What Makes A Perfect Label Design?


With the new technology surrounding us, you might think we’ve outgrown the days of printed labels. After all, a label is an insignificant piece of paper stuck to a product, right? Wrong! Labels are just as important today as they were for the last few decades. They provide short and easy to understand information about a product, they can be used to categorize and sort items, we use them in school, at home, and in stores, and their usefulness doesn’t know limits.

Even more, labels and stickers are a fantastic way to promote products and show people your company is professional and cares for details. How you do this? Through the perfect design!

Sadly, the design of the label is, in many cases, as mistreated as the label itself. Many companies or organisations don’t even bother to consult a designer – they’ll just use a standard template (which is hideous in many cases) and slap it on the label. This is not impressive and doesn’t say anything about your way of doing business (if else, it says you’re sloppy and lazy). On the other hand, the perfect label design can be your path to success. If you need proof, take a look at some wonderful examples.

But what it takes to make the perfect label design? Well, there are a few pointers to follow and below we listed some of the most important ones.

The Spacing

The real estate available on a label is quite limited so you must make sure all the information fits right in. Of course, the most important information (usually the name) will take the most space as it needs to be visible.

Next, you should find a place for the information that will make the labeled product more appealing to the buyer (‘100% natural’ or ‘gluten-free’). This type of information should be situated close to the name so it’s easy to read it by simply walking your eyes over the label.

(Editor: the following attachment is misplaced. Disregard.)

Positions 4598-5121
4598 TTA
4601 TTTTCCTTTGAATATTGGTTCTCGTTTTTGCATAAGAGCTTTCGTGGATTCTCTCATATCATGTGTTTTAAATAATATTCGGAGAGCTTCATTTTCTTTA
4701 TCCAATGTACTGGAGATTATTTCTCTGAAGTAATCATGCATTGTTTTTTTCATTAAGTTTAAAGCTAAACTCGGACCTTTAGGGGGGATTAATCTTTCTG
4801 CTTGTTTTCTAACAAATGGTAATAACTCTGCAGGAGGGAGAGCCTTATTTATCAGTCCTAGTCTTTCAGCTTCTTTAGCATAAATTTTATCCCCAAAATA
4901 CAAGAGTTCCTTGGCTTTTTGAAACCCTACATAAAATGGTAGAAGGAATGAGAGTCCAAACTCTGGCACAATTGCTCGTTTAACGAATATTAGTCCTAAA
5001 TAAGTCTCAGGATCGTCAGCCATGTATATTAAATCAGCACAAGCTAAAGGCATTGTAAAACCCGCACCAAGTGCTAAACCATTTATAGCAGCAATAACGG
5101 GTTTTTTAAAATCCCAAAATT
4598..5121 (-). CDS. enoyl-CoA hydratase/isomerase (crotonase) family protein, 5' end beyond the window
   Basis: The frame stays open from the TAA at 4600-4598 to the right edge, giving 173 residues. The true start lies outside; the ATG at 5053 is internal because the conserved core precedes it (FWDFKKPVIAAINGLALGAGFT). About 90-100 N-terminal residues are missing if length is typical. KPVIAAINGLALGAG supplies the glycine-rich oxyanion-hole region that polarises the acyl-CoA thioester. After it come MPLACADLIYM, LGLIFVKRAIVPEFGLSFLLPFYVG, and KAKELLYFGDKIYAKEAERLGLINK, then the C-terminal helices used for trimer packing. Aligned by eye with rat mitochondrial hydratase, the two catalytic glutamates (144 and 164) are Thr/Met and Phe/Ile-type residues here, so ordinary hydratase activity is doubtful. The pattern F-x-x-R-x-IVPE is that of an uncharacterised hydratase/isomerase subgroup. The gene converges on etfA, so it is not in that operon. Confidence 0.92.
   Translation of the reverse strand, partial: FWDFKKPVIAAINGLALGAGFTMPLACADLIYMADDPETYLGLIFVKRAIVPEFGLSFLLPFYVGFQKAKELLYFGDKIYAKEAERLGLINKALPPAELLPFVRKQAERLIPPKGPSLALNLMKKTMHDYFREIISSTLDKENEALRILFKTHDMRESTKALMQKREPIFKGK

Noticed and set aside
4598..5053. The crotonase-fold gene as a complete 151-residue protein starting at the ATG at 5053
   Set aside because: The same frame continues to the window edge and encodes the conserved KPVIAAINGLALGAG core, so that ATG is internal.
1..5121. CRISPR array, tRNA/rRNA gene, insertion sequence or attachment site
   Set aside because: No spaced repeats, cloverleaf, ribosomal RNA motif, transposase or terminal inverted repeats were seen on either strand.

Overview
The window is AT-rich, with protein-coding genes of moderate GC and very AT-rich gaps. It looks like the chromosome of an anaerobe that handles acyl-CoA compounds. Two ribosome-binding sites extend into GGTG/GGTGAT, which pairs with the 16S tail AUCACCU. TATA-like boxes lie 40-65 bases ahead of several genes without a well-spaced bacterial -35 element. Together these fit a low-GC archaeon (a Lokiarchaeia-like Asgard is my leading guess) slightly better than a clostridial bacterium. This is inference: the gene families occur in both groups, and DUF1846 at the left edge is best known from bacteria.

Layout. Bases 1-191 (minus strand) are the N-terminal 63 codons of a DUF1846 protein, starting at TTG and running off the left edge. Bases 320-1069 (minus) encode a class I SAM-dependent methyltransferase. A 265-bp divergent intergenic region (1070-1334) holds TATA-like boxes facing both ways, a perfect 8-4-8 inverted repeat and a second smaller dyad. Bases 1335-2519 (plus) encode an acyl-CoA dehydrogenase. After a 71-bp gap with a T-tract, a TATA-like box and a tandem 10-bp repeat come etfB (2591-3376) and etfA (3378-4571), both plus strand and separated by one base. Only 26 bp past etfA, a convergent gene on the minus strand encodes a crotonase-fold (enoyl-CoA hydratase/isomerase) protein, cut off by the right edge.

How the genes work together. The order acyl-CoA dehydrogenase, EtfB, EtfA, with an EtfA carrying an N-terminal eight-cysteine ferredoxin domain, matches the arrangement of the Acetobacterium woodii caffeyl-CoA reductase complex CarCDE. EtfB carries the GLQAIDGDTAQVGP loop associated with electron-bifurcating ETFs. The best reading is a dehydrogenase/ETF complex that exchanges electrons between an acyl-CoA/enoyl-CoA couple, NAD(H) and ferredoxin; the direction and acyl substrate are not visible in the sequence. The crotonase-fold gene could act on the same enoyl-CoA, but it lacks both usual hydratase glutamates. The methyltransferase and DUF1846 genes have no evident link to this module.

The brand name is also important, but it doesn’t have to be bigger than the product name. Most designers recommend placing the brand in the space where the eyes roll up first (the top right corner or the top in general).

Since there is limited space and you want people to read the information on the label, it’s best to use contrasting colours, but in a pleasant combination. Overall, the idea is to make use of all the space you have available without crowding the design.

The Message

The piece of paper we call label or sticker must send a message, it must present the buyer with the brand’s identity and has to do so in an elegant manner. We know it sounds like too much to ask from a poor label, but it is more than possible.

Over the years, many brands impressed us with delicious design ideas and cute stickers that allowed us to appreciate the creative genius. So don’t just put the info on the label and hope for the best – make the buyer want to pick your product out of a few dozen more that sell the same thing!


Just like the words, colours send a message. And when you’re not combining them correctly, the message is not attractive to the possible client. For instance, it was proven that, in the nutritional industry, there is a powerful connection between label colour and purchase.

But in any industry, the colours used to design the label must be appealing to the customer. For instance, a bright colour may make your product easier to notice, but it may also be perceived as too bold. This is why you have to find the correct balance between colours and text without making it boring.
We hope you realised by now that labels and stickers are a lot more than just a piece of paper with some information. They can make the subtle difference a customer needs to purchase your product or pick up the phone and employ your services.